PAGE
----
Who doesn't dread opening a letter from the
Internal Revenue Service
? If you know it's not a refund check, it probably means an audit. Even if you're the most honest taxpayer in the country, you don't want to be in a disagreement with the IRS.
The IRS is getting tougher. In 2007, the number of individual returns that were audited increased by 7% to 1,384,563 -- the largest number since 1998.
Wealthy Americans, not surprisingly, felt much of that change. Audits of individuals with incomes over $200,000 reached 113,105 last year -- up a full 29% from the previous year. Audits of people who reported more than $100,000 in income increased nearly 14%.
That's what makes the latest announcement from
so appealing. This year, the popular software program has a new feature called the "Audit Risk Meter," which is designed to help you lessen the chance of your return being chosen for this extra scrutiny. Of course, the IRS doesn't announce the key items that it uses to choose a tax return for an audit. But using the information from the many tax professionals who create its software,
(INTU) has identified many deductions and other common reasons that trigger an IRS audit.
Preventing an Audit
The program flags items -- or combinations of deductions -- that might be likely to provoke an audit. It gives an explanation of why this is such a hot button and advises you to consider alternatives or to keep backup data to justify the deduction. The audit risk meter shows you whether you're in the red zone, and more likely to be audited, or in the green, so you can heave a sigh of relief, sign your return and mail it or file electronically.
Some key items that trigger audits:
Child tax credit: Just claiming your child as a dependent will trigger a match if that social security number comes up on the other parent's return. The second return to be filed with that number is called for an automatic audit!
Business deductions higher than income: If you've started a small business on the side, it's quite possible that the deductions will be larger than your income. The program reminds you what documentation is required, since the IRS is likely to take a closer look.
You own a rental property: The popup reminds you that if you stayed in your rental property for more than 14 days during the year, or a total of more than 10 percent of the days the property was rented, it will be considered a vacation home. Keep documentation.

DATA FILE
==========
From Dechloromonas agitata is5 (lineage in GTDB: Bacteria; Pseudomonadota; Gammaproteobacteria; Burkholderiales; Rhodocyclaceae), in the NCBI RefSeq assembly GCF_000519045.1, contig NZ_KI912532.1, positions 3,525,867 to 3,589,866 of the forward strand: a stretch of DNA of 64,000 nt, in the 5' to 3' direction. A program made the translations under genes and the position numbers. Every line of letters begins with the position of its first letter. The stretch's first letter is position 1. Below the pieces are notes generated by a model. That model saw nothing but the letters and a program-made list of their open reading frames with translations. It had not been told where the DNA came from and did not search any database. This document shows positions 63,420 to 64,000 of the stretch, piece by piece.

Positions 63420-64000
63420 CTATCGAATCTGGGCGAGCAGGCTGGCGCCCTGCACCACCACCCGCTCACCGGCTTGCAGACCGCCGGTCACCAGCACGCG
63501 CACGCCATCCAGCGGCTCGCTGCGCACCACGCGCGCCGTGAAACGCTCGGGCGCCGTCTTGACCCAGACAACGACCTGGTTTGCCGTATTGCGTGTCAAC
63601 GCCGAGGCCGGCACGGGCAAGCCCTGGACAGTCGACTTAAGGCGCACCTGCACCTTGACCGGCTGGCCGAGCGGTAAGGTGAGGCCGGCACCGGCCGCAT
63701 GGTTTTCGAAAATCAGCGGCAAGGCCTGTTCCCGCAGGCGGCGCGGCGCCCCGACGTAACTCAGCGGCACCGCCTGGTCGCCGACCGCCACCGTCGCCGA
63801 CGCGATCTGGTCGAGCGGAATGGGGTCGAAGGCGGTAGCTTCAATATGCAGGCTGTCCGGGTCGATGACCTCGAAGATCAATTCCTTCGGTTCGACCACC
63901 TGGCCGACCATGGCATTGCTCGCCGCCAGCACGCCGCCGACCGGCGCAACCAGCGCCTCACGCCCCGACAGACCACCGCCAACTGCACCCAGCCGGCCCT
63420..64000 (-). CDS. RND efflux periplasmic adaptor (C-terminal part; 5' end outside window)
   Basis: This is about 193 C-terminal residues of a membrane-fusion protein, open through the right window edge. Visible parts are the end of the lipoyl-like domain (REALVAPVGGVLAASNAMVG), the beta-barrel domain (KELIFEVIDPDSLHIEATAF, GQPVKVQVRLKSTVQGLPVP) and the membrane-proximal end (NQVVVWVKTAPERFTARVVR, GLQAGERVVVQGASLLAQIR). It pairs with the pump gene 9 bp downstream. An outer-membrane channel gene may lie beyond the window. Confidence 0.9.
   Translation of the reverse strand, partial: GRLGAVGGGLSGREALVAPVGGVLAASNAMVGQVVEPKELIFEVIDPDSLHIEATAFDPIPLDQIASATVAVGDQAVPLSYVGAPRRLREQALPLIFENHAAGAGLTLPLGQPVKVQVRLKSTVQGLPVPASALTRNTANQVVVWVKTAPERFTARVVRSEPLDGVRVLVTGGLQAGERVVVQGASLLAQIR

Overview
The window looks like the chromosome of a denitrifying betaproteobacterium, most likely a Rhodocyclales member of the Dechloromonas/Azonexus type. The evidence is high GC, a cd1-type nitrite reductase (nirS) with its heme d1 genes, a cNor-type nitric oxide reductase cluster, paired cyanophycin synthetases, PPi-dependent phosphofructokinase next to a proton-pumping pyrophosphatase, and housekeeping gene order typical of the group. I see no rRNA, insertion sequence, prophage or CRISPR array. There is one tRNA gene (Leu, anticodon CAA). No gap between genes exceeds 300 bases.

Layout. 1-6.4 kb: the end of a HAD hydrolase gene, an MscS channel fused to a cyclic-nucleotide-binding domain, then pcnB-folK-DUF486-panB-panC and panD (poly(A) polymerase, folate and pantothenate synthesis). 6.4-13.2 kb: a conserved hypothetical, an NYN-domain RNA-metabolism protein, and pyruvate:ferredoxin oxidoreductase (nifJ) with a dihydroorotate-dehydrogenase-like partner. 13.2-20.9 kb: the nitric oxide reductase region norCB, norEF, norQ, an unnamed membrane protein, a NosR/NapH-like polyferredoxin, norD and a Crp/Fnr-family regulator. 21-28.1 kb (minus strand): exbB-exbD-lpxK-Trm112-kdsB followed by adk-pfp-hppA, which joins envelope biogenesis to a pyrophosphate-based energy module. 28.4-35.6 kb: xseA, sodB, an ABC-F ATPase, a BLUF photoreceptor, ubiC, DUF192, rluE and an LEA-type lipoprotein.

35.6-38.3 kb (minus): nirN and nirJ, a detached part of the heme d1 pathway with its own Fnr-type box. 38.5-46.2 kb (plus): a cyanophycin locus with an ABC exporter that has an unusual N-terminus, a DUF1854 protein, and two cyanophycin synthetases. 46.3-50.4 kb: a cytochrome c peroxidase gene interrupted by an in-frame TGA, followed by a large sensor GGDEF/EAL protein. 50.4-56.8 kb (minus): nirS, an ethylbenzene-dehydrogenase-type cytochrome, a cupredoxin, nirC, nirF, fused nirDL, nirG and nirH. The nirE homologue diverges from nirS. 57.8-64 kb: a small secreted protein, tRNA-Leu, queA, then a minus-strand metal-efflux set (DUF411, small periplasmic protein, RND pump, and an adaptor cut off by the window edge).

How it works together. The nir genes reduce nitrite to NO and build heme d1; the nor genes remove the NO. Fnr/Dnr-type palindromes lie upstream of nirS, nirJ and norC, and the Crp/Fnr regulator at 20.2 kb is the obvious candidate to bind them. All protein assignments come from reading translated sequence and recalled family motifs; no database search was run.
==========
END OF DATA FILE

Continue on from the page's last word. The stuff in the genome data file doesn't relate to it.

Dealing With an Audit
You probably use tax software because you don't want to pay a professional to do your return. Then who do you turn to when that ominous IRS letter arrives? TurboTax deals with that issue, too, with a downloadable feature called Audit Support Center, which you'll store on your computer, just in case, as you prepare your tax return. It's specifically designed to take the panic out of responding to that dreaded summons.
The Audit Support Center recognizes that when you open the IRS letter, your mind goes into shock. So on the first page you see a picture of the four different IRS sample letters you might receive, representing the four basic types of audits. Then as you click on the form that represents the document you're holding in your shaky hand, it guides you on the appropriate response.
Automated Adjustment Notice. This is a computer-generated notice, usually fairly easy to deal with using the prepared response suggestions that pop up on your screen.
Correspondence Audit: These letters are used to verify straightforward issues, such as a question regarding a stock loss. Again, templates in the program show you how to respond appropriately.
Office Audit: These take place at an IRS office -- a face-to-face meeting with an IRS auditor.
Field Audit: they're coming to see you!
In this case, a picture is worth a thousand words, or fears. Once you recognize the form, the software asks you a series of questions to help you respond. It even gives you templates for letters, showing you what personal information to insert, and where to mail your response.
While other programs such as
, which offers free audit support by
(HRB - Get Report)
tax professionals if you e-file, only TurboTax offers the prevention service through its Audit Risk Meter.
(If you're truly IRS-phobic, TurboTax offers an additional service called Audit Defense. For $40 an enrolled agent professional will deal with the audit on your behalf, and represent you at an audit so you never personally have to talk to the IRS.)
The odds of getting audited are still pretty long. The IRS says only about 1% of all returns get audited. But the best defense is a good offense. That's what TurboTax provides. And that's The Savage Truth.